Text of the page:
Kareem Abdul-Jabbar. “Racism is institutional here, a more lethal virus than Covid-19”


The assassination of the American citizen George Floyd at the hands of a white policeman in Minneapolis generated an escalation of protests in the United States, which began with the encouragement of the African American community, which spread throughout the territory. Among the words that sounded loudest today are those of a legendary former basketball player: Kareem Abdul-Jabbar. “Here racism is institutional, a more lethal virus than Covid 19. The black hunting season has reopened, but the African American community is at the limit because for too many years it is as if it had lived inside burning buildings”, the words by Kareem-Abdul Jabbar, a former NBA legend, in a column published in the Los Angeles Times.

“Perhaps the main concern of the black community right now is not if the protesters are standing three or six feet away or if some desperate souls steal some shirts or even set fire to a police station, but if their children, husbands and wives, brothers and fathers will be killed by policemen just to go for a walk or drive. Or if being black means taking refuge at home for the rest of their lives because the racist virus that infects the country is more deadly than Covid-19. If you are white, you probably murmur a horrified ‘oh my God’ as you shake your head in the face of cruel injustices. If you’re black, you probably jumped up, swearing and screaming ‘again!’, Wrote the former champion.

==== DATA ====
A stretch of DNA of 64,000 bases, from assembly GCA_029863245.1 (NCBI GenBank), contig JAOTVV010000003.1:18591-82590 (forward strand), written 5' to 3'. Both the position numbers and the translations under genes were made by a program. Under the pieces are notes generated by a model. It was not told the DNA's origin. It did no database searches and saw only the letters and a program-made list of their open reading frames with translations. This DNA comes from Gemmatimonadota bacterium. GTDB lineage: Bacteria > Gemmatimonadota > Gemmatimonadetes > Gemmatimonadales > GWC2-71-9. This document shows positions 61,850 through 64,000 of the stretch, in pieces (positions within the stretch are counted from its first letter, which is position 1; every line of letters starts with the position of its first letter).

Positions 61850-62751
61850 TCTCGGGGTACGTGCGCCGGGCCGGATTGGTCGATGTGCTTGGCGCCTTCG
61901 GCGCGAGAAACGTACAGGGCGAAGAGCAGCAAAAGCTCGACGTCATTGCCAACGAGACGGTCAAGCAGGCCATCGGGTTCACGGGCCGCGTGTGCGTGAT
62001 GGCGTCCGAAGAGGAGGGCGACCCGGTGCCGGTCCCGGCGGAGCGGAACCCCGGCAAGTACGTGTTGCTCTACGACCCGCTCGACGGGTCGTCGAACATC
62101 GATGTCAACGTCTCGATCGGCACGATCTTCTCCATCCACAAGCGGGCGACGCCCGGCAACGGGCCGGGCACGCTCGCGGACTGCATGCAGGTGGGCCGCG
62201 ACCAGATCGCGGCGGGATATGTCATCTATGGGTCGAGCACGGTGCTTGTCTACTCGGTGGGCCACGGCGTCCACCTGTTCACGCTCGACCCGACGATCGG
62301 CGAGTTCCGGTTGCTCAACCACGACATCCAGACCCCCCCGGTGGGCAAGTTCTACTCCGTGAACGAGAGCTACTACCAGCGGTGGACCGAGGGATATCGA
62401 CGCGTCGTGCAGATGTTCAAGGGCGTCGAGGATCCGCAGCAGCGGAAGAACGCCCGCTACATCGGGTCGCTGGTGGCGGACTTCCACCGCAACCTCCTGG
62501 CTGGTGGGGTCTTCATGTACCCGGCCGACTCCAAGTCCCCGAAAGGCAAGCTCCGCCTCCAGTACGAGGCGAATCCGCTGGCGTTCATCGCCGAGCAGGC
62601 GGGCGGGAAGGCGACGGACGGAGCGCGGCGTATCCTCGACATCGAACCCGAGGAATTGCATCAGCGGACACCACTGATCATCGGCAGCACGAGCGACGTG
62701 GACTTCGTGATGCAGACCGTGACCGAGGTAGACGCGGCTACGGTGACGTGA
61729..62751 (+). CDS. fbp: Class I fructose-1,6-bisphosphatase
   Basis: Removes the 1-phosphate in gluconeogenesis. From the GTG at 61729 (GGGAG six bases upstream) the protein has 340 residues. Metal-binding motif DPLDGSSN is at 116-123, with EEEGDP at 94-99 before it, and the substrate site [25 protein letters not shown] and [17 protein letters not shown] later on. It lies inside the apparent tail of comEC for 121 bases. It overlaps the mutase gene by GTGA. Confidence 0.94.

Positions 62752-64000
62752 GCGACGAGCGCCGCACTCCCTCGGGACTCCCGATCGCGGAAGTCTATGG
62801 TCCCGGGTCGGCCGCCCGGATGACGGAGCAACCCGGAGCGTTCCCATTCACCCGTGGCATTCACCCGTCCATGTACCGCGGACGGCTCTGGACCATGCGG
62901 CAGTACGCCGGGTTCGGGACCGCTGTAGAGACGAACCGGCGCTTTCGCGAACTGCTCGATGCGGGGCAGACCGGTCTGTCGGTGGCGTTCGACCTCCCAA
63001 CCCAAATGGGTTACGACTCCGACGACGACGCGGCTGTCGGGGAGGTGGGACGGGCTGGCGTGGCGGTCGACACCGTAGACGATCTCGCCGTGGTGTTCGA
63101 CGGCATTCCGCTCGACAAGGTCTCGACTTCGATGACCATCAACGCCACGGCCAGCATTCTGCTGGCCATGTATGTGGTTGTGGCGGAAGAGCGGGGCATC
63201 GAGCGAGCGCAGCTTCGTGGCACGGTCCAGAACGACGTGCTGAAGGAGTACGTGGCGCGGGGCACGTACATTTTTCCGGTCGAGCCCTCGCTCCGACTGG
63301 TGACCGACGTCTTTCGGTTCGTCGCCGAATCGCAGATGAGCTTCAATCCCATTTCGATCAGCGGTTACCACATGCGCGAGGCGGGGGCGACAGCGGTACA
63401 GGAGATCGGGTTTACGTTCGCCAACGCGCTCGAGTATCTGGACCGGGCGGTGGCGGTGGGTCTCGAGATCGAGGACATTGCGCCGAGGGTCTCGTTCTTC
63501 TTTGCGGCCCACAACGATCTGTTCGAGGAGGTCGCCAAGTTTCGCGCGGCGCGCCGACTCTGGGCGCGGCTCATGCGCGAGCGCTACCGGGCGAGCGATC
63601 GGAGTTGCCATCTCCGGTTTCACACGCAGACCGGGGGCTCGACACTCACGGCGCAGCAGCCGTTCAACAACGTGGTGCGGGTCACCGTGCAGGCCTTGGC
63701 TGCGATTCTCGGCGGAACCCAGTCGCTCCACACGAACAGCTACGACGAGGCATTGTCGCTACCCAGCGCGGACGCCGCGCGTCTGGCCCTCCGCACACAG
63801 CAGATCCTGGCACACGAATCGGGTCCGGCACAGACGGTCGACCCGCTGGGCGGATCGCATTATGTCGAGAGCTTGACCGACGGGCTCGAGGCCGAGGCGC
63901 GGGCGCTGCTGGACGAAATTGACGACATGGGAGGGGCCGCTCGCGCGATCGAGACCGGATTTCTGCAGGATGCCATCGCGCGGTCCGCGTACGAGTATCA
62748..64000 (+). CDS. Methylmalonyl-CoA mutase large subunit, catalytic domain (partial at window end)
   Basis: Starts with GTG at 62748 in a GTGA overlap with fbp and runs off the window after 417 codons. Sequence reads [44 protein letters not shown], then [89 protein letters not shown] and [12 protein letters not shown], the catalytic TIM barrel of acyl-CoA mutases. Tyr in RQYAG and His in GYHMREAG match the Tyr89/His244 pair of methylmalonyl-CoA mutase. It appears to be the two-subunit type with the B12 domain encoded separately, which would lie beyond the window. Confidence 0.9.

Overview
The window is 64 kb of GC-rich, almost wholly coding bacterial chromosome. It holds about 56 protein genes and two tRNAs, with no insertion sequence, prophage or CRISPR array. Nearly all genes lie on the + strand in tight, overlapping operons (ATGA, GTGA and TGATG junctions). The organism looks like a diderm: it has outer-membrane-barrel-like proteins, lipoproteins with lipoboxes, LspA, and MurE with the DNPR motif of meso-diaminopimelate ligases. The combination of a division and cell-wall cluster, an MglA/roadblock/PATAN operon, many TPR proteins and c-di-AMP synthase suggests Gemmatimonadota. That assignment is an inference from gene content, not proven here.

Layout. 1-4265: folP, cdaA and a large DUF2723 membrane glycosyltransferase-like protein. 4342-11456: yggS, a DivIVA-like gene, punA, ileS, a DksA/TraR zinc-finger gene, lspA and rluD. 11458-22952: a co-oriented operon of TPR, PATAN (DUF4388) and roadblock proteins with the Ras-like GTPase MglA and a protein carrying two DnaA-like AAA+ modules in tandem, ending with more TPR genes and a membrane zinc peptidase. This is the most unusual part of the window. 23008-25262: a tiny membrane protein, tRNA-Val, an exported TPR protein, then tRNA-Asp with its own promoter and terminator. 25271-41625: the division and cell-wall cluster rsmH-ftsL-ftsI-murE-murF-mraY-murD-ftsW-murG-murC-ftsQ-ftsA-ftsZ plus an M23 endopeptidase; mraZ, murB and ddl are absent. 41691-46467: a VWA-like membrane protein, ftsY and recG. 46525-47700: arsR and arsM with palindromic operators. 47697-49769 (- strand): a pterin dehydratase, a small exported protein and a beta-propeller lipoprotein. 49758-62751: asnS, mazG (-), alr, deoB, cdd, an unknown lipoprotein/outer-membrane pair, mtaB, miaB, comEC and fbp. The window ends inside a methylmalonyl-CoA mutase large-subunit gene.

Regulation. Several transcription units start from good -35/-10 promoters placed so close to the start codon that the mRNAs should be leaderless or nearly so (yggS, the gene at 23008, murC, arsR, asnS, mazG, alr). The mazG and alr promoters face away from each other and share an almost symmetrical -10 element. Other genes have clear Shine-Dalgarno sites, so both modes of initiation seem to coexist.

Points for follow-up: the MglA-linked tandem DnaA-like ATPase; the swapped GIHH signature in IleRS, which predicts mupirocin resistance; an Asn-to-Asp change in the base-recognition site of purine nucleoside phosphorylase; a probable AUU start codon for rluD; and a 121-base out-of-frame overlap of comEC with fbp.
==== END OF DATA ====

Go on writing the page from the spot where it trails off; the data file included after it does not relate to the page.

With 20 seasons in the NBA – star of the Milwaukee Bucks and the Los Angeles Lakers, with whom he has won six champion titles until his retirement in 1989 – Abdul-Jabbar is a universal reference for his sport. Retired in 1989, he has always kept his voice raised in defense of his community. “Those Minneapolis cops claimed that Floyd was resisting detention, but a video from the store showed it wasn’t. The policeman who approached Floyd’s neck was not a stereotype of an enraged southerner, but an officer who seemed calm and ruthless: he embodied the banality of evil. ” To add even more critical: “racism in America is like dust in the air. It looks invisible, even if you are suffocating, until you let the sun in. Then we see that it is everywhere. As long as we let the light in, we will have the opportunity to clean it up. But we must be vigilant, because it is always in the air. “

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